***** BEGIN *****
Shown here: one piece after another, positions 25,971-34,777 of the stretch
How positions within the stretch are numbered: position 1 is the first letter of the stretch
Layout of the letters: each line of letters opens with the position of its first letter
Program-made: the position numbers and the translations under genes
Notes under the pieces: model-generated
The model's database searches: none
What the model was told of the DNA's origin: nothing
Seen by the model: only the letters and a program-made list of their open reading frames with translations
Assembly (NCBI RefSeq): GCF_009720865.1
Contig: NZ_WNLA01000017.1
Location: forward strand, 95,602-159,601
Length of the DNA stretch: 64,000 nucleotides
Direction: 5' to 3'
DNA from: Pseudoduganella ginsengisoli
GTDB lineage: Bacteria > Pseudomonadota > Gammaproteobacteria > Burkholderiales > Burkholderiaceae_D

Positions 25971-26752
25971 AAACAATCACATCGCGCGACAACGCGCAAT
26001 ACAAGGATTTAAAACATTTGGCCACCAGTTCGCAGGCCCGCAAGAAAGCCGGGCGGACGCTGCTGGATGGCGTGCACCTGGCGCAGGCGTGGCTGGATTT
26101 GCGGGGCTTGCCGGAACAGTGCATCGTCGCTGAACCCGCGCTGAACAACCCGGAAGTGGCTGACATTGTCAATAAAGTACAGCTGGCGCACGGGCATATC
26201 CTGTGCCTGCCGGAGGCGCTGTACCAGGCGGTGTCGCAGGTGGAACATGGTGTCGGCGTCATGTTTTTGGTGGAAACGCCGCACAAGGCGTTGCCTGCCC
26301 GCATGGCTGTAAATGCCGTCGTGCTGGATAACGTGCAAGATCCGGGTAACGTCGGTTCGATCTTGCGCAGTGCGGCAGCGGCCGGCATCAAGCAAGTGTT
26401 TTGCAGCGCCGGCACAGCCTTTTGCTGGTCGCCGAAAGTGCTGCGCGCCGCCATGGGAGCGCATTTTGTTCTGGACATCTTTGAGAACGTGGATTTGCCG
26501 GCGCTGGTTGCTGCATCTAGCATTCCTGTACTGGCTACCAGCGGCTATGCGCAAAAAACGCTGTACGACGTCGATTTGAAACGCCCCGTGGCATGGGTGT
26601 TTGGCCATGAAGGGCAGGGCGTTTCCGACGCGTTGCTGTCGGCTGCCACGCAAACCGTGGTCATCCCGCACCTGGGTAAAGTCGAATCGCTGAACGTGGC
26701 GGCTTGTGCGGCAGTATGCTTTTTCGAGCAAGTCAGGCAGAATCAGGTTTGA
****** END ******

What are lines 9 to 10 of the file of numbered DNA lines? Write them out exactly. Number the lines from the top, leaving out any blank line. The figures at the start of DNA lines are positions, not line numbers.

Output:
Assembly (NCBI RefSeq): GCF_009720865.1
Contig: NZ_WNLA01000017.1